French Dessertcreme brulee-cream custard

Cream Custard
Creme Brulee
(Serves 6)

A creamy custard dish with a delicious carmelized sugar crust. Ooooh, it is so good!

2 1/2 C heavy cream
8 egg yolks (well beaten)
1/3 C sugar
1 tsp. cornstarch
1/2 tsp. lemon zest (grated)
1 tsp. vanilla extract
1/2 C caster (super fine) sugar

Heat cream in a double boiler, stirring constantly till a thin skin appears on the top. Set aside to cool for a few minutes.

Beat eggs in a medium-sized mixing bowl. In a separate bowl, combine sugar and cornstarch; slowly add this mixture to beaten eggs, whisking vigorously. Then, in a thin stream, slowly add hot cream to eggs, whisking all the while (careful not to cook eggs). Return custard to double boiler and continue stirring, 5-7 minutes till the custard thickens and coats a metal spoon. Do not allow it to come to a boil! Remove from heat and add vanilla extract and lemon zest.

Pour custard into 6 individual ramekins or a single 1-qt. soufflé dish. Chill for 3 hours till firm. Sprinkle tops with brown sugar. Hold a kitchen or chef’s torch over the tops of the custard for a few seconds, till sugar bubbles and turns into a crispy golden glaze.* Chill again and serve cold.

* You can also put the custard under the broiler for a minute or so. But place ramekins in a pan of ice, first, then place the pan underneath the broiler—otherwise, the severe change in temperature could crack the ramekins.

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Tips & Glossary

Bouquet Garni: (boo-kay gar-nee) bundle of herbs tied together with string or wrapped in cheese cloth square; usually parsley, thyme, bay leaf, and peppercorns. Flavor is released during long cooking.Remove before serving.

Chervil: (sher-vil) related to parsley but has a delicate anise flavor. Long cooking kills flavor, so add at the last minute.

Cornichon (kor-nee-shon) teeny-tiny pickle, served with pates & smoked meats; found in specialty food stores.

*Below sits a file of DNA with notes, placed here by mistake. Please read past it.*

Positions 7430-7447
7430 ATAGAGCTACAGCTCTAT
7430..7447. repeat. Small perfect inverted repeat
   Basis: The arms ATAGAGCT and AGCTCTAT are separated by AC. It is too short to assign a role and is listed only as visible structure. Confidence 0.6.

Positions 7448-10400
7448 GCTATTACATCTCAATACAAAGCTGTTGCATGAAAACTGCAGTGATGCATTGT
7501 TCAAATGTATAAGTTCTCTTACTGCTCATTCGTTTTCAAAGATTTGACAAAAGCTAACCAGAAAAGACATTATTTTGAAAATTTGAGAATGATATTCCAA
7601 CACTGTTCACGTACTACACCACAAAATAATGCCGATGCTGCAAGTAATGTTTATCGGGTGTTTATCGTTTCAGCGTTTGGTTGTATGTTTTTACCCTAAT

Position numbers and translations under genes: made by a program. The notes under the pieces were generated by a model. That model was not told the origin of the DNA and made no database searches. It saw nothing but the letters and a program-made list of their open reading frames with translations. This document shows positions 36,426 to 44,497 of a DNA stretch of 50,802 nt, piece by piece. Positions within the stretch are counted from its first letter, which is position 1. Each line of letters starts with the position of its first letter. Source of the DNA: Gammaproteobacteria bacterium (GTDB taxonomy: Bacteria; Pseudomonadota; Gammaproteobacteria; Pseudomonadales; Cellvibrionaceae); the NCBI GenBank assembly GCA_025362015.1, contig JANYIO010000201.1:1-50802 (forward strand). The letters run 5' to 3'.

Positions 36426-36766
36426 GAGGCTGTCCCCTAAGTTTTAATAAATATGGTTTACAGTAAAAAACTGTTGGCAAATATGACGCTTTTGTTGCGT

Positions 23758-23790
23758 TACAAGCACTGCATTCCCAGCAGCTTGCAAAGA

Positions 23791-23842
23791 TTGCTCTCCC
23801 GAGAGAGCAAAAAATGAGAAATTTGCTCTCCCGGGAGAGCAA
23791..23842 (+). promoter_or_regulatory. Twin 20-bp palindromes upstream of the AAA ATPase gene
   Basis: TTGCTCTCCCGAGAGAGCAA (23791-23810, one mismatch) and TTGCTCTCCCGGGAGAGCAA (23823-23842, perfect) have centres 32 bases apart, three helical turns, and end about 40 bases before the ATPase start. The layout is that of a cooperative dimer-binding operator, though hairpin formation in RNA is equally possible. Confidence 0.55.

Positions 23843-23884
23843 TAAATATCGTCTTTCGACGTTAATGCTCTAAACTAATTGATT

Fines Herbes: (feen-airb) mix of finely chopped herbs: parsley, chives, tarragon, & chervil. Not as strong as a bouqet garni. Buy it at most grocery stores.

Fromage: (fra-mahj) Cheese! The French eat more than any nationality, 45 pounds per capita per year; and the country makes more cheeses than any other country, about 400.

The three great pedigreed French cheeses are:
• Brie (East of Paris)
• Camembert (Normandy)
• Roquefort (Southwest France, from sheep’s milk)

There are also wonderful lesser-known cheeses:
• Beaufort (Rhone Alps, hard, yellow Gruyere-type)
• Chevre (Loire Valley, soft, goat’s milk)
• Comte (Alps region, hard, yellow Gruyere-type)
• Emmental (Alps region, “Swiss” cheese with holes)
• Gruyere (hard, yellow cheese—originally French, now most is Swiss)
• Tomme (means “cheese”; soft, many varieties, all from skim milk)

Herbes de Provence (airb-duh-pro-vonce): mix of dried herbs, usually thyme, rosemary, marjoram, basil, & bay leaf Can be found at most grocery stores.

Mutarde: (moo-tard), mustard. Most famous:
• Dijon ( from the town in Burgundy)
• Meaux (from Meaux, east of Paris; whole-grained; made by Pommery).

Nicoise Olive: (nee-swaz- oh-leev) small, purplish-black olive with a mellow, nutty flavor; used primarily in Salade Nicoise. The Picholine variety is a green, medium-sized olive with a light, nutty flavor.

Roux: (roo) paste-like mix of melted butter and flour, into which liquid is gradually added. The basis of every classic French sauce.
Basic Roux: 1 part butter to 1 part flour. Melt butter and add flour, stirring vigorously, till it becomes a paste-like consistency. At this point, add slowly whatever liquid your recipe calls for


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